Following over two years of planning and construction, the Miami Design District is opening the long-awaited Museum Garage. The eclectic complex is located just two blocks from IwamatoScott’s City View Garage, another high design parking facility in the multi-acre retail and cultural neighborhood. The garage’s animated, wildly varied facades are designed by five architecture and design firms: WORKac, J. Mayer H., Clavel Arquitectos, Nicolas Buffe and Keenan/Riley.
Located on the northern border of the Miami Design District, the 800-car-capacity Museum Garage is seven stories tall, rising from a ground floor entirely devoted to retail.
Terence Riley, of Keenan/Riley, led the concept of the ambitious project, which drew from Exquisite Corpse, a surrealist parlor game that entails the collaging of images by different authors independent of each other’s designs. In the spirit of the game, each firm designed an individual and radically different facade as disparate and unconnected pieces, creating a multifaceted tapestry for the utilitarian structure.
Emphasizing the cultural purposes of Museum Garage and the Miami Design District as a whole, each facade is titled as a standalone curatorial work.
Ant Farm, WORKac’s contribution to the project, is inspired by the maze-like layout of an ant colony, replete with circulation corridors that are obscured by a perforated metal screen. The bends and folds of the elevation are habitable spaces, public spheres provided with shade and protection from Miami’s subtropical environment.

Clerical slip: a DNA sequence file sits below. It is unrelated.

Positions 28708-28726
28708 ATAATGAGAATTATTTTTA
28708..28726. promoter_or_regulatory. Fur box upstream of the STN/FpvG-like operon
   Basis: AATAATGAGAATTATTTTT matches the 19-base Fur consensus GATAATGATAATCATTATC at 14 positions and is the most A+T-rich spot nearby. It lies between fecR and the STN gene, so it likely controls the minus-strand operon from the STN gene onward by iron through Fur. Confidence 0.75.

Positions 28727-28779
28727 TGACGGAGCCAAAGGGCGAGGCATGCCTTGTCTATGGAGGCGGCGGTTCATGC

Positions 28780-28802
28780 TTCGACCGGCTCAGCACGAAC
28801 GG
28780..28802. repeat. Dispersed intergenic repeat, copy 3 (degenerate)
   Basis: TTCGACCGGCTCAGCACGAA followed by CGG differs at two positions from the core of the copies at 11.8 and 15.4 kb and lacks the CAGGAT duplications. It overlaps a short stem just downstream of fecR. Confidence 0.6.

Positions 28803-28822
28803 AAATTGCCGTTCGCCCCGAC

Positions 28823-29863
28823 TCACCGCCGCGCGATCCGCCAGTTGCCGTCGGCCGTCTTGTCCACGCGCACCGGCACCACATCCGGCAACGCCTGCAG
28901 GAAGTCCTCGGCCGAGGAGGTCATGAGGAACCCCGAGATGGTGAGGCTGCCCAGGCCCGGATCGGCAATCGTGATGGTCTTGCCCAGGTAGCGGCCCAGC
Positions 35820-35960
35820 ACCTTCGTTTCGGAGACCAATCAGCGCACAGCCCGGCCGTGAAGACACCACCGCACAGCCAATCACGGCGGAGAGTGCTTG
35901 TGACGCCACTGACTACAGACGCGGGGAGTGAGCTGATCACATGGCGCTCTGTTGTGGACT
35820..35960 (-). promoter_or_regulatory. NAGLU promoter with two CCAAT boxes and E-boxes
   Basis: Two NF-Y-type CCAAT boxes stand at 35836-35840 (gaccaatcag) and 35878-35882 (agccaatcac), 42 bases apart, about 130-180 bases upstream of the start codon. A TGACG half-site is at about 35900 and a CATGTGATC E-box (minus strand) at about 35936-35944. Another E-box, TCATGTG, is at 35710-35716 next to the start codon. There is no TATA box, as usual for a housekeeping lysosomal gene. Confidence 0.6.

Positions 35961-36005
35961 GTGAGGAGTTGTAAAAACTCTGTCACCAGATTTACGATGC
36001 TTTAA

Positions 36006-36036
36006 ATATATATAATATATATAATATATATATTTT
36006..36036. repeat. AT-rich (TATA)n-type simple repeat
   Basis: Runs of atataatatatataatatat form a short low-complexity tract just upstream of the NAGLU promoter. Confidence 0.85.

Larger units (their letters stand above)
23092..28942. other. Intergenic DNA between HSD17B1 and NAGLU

J. Mayer. H, a Berlin-based firm, designed XOX (Hugs and Kisses), which is composed of large puzzle pieces adorned with stripes and bright colors.
Nicolas Buffe’s contribution, Serious Play, features a diverse range of 2-D and 3-D details formed from plastic and laser-cut metals. Buffe mixes historicist elements such as 23-foot-tall caryatids with cartoonish graphics.
Urban Jam by Spanish-firm Clavel Arquitectos is dominated by forty-five gold and silver car bodies that cling to the elevation. Stacked atop each other, the cars are made to resemble a vertical traffic jam.
Keenan/Riley’s Barricades draws upon common orange and white traffic barriers to create a brightly colored screen wall that is studded with fifteen windows framed with stainless steel.
British firm Speirs + Major designed custom lighting for each façade, highlighting diverse architectural elements across the graduated and uneven elevations.